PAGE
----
7 Documentaries Worth Your Time and Money


Sydney Film Festival starts today, which means if you haven’t been sifting through the 200-plus films on offer, you need to start right now.

Trying to find the cream of the crop can be overwhelming—in the documentary category alone, there’s films that range from stories of the last female bee-hunter in Europe, to biopics about icons that include late INXS frontman Michael Hutchence, beloved French filmmaker Agnès Varda, and cool cat Miles Davis, to a small community of Greek farmers who play their tomatoes classical music to help them grow. So, lend us your ear and wallet as we guide you through seven documentaries that deserve your time and money.

One Child Nation

Whether you know next to nothing about China’s One Child Policy or consider yourself an expert, everyone needs to watch this film. Award-winning documentarian Nanfu Wang returns to her home village to find out more about China’s devastating social experiment, and gets unobstructed access to the heartbreaking true stories, often from her own family. Wang listens quietly to a member of her family speak about wrapping up their newborn baby daughter—there was nothing worse than giving birth to a girl during the One Child Policy, and they were often discarded—and leaving her at the markets in the hopes someone would take her. No one did, and it took just two days for her to die in the markets; surrounded by people, with her tiny face covered in mosquito bites. From abandoned newborns, to forced sterilisations, abortions, and abductions ordered by the government, it’s a heartbreaking story from beginning to end, and a must-watch at this year’s festival. The cruel irony at the end of One Child Nation? China now doesn’t have enough of the younger generation to care for the elderly population, and are campaigning hard on the benefits of a ‘two-child family’, saying that ‘one is not enough.’

Get tickets to One Child Nation here.

Amazing Grace

The year was 1972, and Aretha Franklin had decided it was time to get back to her gospel roots. She was already a household name when she decided to record a two-night performance in an LA Baptist church, with director Sydney Pollack behind the lens. The captive audience (which included Mick Jagger and Charlie Watts) was treated to a once-in-a-lifetime performance—the footage of which has never been seen until now. Amazing Grace is a spine-chilling (the audience member’s reaction at 1:04 in the film trailer says it all) historical record of one of the most incredible performers in modern history. Do your best not to get leaky eye during her 11-minute rendition of the film’s namesake, ‘Amazing Grace’.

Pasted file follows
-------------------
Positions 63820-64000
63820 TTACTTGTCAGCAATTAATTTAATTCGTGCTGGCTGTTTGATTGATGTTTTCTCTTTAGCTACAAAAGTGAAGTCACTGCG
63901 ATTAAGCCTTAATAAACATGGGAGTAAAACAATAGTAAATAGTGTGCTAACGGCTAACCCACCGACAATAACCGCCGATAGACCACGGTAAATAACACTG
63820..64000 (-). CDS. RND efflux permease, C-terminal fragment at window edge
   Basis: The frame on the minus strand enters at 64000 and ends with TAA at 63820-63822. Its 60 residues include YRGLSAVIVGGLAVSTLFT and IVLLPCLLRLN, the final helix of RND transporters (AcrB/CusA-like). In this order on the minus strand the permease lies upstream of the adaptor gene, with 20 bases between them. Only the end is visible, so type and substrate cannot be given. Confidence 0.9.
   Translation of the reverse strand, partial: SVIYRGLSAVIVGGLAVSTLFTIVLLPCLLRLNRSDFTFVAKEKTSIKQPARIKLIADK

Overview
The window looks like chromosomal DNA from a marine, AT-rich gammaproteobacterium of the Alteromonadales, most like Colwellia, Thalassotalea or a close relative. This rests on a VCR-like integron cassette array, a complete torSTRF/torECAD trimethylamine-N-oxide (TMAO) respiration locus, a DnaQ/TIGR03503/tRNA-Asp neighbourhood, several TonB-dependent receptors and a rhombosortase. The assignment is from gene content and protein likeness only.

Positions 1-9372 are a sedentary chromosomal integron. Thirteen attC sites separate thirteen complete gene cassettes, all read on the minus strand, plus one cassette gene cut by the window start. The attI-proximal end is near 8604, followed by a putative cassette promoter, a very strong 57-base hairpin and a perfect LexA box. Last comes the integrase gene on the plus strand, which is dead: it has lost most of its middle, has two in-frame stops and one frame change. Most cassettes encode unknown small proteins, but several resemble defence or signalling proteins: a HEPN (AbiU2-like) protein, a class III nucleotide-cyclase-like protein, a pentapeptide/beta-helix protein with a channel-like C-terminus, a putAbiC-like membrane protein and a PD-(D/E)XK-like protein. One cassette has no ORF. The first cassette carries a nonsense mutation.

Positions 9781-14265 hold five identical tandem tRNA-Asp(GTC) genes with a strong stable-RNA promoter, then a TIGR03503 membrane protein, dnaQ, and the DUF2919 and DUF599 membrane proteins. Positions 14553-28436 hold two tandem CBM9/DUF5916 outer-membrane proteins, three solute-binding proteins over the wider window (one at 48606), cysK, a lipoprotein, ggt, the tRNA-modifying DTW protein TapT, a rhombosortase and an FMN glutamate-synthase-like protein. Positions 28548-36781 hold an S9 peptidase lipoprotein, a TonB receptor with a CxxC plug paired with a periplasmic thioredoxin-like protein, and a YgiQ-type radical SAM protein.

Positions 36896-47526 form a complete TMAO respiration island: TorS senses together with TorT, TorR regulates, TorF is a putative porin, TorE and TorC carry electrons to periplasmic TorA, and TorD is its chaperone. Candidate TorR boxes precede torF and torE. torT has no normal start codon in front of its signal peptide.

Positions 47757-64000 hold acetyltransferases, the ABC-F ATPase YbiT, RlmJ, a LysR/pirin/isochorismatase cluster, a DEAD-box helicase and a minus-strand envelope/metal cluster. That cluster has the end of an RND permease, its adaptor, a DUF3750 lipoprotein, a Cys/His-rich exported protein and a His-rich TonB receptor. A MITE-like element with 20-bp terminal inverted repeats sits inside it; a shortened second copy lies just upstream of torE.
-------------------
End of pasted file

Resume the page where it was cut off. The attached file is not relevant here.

Get tickets to Amazing Grace here.

School of Seduction – Three Stories from Russia

This film is a reminder to not judge someone until you’ve walked a mile in their stilettos. With a title like School of Seduction, director Alina Rudnitskaya’s film was always going to be a wild ride, but until you get to a session at SFF and watch it for yourself, you really have no idea. With over 60% of Russia’s population living below the poverty line in cramped high rises, it’s little wonder that the three women in the film—Lida, Vika and Diana—are desperate for a way out, and if that means paying a fat old sleazebag to score them on their abilities to seduce a man, and giving them tips on how to bag one (crying is good apparently, as is being dumb and wearing pigtails), then so be it. Read more about the film in our previous article here, then go get yourself some tickets.